The competition itself had really taken off this year with 39 entries from some talented artists but the hard work paid off as I took home 1st place in the competition! :D

Special thanks to Laced and their sponsors for hosting another great event, now how to follow it up next year??

Check the spec sheet for build information and the detailed photos below.

What a day! A proverbial rollercoaster ride of ups and downs, but it just goes to show that not even crazy torrential sideways rain can ruin a good vibe!

Much love to all those that turned up and showed their support for our talented locals!
We’ve already got some big plans for next years bash! In the meantime, stay tuned for spin off events ;)

Shout out to all of those that made the event possible…

Production Team:
Lisa – Performances coordinator
Eve – Promo and marketing coordinator
Mel – Art cordinator
Kym – Production assistant and advisor
Knovell – MC and Stage manager
Sholto – Stage manager
John – Production manager
Dion – Production assistant
Alicia – Administration
Katie – Stall assistant

Sponsors:
Footlocker
3D World Magazine
Urban Wear
Postal Entertainment
Paul from Reliabledesigns.com.au - Banner and stickers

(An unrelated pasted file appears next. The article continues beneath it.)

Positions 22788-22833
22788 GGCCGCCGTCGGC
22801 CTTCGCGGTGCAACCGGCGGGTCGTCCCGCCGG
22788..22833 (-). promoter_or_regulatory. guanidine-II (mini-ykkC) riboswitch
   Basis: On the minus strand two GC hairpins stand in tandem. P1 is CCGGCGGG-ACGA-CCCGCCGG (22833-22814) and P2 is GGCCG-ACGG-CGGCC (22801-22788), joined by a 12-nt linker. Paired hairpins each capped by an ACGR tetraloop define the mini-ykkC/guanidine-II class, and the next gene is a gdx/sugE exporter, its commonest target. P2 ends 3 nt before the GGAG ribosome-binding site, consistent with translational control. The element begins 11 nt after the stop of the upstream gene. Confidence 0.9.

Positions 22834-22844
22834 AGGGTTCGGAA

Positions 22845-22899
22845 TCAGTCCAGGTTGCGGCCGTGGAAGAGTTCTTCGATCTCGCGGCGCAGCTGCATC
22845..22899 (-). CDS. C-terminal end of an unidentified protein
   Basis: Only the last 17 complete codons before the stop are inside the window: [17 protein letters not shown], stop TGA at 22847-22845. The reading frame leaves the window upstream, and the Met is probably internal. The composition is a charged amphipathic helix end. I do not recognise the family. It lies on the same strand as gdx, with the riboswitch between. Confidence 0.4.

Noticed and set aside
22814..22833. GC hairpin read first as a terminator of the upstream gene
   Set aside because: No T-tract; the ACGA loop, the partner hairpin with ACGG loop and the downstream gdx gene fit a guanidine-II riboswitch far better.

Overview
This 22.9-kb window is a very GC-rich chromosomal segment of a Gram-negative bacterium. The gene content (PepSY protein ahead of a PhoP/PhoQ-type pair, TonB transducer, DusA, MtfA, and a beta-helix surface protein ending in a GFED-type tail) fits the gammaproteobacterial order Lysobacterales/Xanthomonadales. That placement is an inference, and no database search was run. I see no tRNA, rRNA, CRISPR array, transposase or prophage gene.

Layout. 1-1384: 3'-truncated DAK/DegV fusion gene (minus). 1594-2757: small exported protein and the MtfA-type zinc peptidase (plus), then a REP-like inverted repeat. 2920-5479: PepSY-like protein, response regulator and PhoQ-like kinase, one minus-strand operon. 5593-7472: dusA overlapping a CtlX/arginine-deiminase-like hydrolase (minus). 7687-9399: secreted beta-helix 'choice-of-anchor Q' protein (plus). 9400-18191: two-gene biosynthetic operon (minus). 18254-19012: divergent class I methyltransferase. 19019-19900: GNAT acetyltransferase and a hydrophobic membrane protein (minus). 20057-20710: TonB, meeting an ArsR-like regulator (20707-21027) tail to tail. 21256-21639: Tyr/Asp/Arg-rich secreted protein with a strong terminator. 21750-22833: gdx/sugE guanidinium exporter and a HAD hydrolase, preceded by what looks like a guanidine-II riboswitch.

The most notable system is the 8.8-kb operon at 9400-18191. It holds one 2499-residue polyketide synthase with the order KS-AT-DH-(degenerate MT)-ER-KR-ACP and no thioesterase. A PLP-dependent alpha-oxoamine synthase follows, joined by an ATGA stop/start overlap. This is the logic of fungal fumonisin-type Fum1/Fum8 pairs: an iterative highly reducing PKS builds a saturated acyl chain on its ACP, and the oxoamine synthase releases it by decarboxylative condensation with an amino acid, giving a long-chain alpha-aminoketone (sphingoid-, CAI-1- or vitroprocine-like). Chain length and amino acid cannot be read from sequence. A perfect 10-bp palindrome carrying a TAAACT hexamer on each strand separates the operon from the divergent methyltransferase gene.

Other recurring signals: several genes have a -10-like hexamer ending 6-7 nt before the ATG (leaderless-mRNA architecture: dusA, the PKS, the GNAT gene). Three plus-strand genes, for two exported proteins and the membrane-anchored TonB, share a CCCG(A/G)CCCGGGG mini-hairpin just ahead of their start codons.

Dave from Speaker Wrath – Advertising material

Support the businesses that support you and your scene!

Stalls:
Postal Entertainment
Yungrif – designer tees
Andy DeLore – designer tees and canvas art
Eve – kicks
Nelson – kicks
Afro Denim – designer tees
Chamellieon – photo art, custom toy art
Ben – photo art
Ryan – kicks, bags, tees
Mystique
Urbanwear
(and of course the soulbridgemedia/Fresh Out stall with all the Kidrobot items ;) )

If you want to chase up any items that you may have missed out on during the day, or couldnt make it on the day, give the sellers a yell on the Fresh Out facebook page.

Performers:
Kuts and Drops
Mark Lowndes
Cat Thompson
Gamarang
Fergie aka H1pe
Karmin Lyricist
Macbeth dance crew
Dastardly Kuts
Hopey1
Morgan Macmanus and Omegachild
Rola D
Yojay
Illkid
The Drone Tree
Elements dance crew
[clone]

Like what you heard/saw on the day? Add your favourite performers and get along to their next gig for a full set!

And finally James and all the top staff and organisers of the Chinatown Mall and Markets!

Fresh Out 2010 Festival photos here

Brisbane gets a royal sampling!!

We’ve known for awhile that Brisbane is packed full of awesomeness, you just have to know where to look. So we at soulbridgemedia rounded up a couple of our good friends and thought we’d help the uninitiated out by hosting a cultural festival encompassing.. well, cool shit!